The 3-2-1 process begins 12 months before a Sailor's EAOS. They begin the process having three options: they can apply to reenlist in their own rate, convert to a different rate or transition to the reserve. The application receives four reviews. If it's not approved by the 10 month mark, the number of options is reduced to two; convert or go reserve. That application also receives four reviews. Once a Sailor hits the six month mark from their EAOS, they will only have the option to go reserve. That application is reviewed three times.

In general, every rating is manned differently and every Sailors situation is different. The C-Way was designed to be more user-friendly. In PTS, sometimes a Sailor didn't know they could reenlist until six months prior to their EAOS which put them within the "Needs of the Navy". That forced Sailors to fill critical billets whether or not it was their first choice.

"Now they know at 10 months prior, when they go to talk to their detailer and making applications in CMS-ID," said Cole. "They know that they're staying in-rate, and they know they'll be able to reenlist."

NPC is publishing a monthly manning snapshot on its website of all active enlisted ratings as well as full time support. Skillsets are divided into three categories: Open, for rates that are less than 98 percent manned, Balanced for rates that are between 98 and 102 percent manned, and Competitive for rates more than 102 percent.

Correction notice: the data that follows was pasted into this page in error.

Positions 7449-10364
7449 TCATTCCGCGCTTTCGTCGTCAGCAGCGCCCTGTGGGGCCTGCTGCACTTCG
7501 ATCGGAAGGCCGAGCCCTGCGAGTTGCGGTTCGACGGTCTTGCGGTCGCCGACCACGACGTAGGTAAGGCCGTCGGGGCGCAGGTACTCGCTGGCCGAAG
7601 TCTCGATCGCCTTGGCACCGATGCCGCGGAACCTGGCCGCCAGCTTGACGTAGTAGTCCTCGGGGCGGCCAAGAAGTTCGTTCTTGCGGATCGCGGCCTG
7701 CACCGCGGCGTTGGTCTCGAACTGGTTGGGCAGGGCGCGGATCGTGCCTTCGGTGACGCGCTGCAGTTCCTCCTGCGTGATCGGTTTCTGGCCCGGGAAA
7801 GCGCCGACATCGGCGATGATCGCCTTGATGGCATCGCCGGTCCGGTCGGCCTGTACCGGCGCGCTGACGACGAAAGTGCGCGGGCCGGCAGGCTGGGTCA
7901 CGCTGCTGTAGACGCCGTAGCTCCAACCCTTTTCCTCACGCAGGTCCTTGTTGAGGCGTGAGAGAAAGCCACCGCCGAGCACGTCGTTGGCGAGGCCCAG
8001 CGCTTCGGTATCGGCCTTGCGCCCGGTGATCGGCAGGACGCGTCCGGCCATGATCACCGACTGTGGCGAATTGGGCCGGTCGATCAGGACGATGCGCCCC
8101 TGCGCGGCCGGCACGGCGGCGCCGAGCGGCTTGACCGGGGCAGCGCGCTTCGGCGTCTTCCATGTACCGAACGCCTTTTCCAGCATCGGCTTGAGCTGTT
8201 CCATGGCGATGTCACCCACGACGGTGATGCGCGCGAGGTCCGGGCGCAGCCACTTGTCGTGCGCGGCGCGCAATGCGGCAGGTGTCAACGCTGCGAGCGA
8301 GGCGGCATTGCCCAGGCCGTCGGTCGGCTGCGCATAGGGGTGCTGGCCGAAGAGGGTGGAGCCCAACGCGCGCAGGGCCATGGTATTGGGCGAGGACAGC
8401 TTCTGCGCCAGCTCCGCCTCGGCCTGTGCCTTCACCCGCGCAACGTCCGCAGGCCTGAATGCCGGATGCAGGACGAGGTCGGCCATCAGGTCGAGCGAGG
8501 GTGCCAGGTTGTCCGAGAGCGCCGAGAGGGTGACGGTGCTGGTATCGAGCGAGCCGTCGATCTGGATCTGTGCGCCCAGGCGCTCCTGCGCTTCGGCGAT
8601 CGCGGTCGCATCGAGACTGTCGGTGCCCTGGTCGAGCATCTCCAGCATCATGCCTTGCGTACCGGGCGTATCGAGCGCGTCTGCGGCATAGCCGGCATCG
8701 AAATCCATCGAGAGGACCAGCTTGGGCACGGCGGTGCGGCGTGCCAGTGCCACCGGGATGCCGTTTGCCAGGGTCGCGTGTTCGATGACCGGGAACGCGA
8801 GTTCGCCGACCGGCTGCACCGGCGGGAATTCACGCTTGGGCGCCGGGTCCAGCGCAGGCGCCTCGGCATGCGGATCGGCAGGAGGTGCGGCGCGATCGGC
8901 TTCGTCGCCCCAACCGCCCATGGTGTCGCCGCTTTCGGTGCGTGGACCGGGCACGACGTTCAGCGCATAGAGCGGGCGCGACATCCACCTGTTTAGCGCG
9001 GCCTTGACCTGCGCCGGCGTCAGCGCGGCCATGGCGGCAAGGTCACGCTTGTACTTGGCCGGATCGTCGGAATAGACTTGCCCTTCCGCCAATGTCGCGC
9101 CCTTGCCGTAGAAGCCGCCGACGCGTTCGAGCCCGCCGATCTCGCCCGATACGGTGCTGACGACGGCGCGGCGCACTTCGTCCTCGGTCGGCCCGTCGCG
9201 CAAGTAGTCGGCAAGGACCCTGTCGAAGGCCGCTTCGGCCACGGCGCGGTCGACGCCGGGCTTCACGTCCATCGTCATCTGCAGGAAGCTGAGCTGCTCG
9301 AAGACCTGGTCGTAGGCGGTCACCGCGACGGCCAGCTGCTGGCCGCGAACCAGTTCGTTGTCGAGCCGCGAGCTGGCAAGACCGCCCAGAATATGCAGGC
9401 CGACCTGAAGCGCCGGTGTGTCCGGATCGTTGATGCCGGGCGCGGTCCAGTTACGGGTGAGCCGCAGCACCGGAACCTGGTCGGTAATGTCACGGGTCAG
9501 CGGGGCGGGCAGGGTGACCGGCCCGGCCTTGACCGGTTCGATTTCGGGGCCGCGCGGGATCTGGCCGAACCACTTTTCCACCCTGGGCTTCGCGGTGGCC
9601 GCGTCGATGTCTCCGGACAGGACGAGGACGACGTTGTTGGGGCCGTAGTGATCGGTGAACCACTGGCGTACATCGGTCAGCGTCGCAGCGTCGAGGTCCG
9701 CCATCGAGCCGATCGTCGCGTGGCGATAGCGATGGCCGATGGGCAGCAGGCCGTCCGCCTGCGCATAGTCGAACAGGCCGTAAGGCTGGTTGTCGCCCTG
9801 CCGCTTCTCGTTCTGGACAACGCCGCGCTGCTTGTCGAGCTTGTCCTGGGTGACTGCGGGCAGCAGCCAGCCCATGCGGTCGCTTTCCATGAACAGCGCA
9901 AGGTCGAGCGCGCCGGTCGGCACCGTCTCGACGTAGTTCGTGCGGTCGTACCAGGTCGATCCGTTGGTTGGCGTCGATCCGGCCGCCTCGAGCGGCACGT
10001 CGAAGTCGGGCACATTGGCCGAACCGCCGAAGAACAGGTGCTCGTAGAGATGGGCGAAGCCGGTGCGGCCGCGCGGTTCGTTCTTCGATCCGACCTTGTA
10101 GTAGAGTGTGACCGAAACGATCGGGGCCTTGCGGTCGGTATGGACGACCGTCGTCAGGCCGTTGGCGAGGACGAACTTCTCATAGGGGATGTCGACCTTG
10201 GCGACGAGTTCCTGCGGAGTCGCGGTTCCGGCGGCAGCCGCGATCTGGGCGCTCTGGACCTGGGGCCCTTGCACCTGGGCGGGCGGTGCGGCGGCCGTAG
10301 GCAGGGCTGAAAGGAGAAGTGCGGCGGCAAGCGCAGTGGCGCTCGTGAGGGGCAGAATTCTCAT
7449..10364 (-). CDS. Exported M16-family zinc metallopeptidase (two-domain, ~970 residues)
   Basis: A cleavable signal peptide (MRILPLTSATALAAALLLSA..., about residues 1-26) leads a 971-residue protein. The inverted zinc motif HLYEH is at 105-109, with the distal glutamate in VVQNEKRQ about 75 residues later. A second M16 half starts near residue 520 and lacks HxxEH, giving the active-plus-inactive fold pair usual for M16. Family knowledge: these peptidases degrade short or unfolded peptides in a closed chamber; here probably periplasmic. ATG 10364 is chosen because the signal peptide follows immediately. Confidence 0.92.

Since the program is so new, Sailors can also be on the lookout for more online resources to help them see all of their career options, including an online Sailor portal scheduled for FY-14.

Another perk of C-Way is the vast majority of first class petty officers in open rates will receive instant approval on their first reenlistment application. Officials say that soon, some balanced rates will receive the same auto-confirmation for E-6s on the first application.

Deshotel said the enhancements to the Navy's enlisted career management system for Sailors, are like looking in a crystal ball.

"It shows them what they're up against; it shows them what the fleet is as a whole and how they fit in," said Deshotel. "It provides them information, that before, wasn't available to them without the career counselors."

The NPC fleet engagement team will give C-Way presentations on board several ships in San Diego at the end of Sep. 24-26 and plans to visit more fleet concentration areas before the end of the year. Cole said the visits aren't just to get the word out but also because they want to empower Sailors with the tools they need to succeed.

"You have to be in control of your own career," said Cole. "The more you educate yourself on the steps you need to take to elongate your career, the better off you are."

There are many resources out there for anyone with questions about Career Waypoints. The Career Navigator program is outlined in NAVADMIN 150/13. Visit the NPC website and click on Career Waypoints under Career Navigator. Sailors can also send their questions to career_waypoints@navy.mil or call 1-866-U-ASK-NPC to get their questions answered over the phone.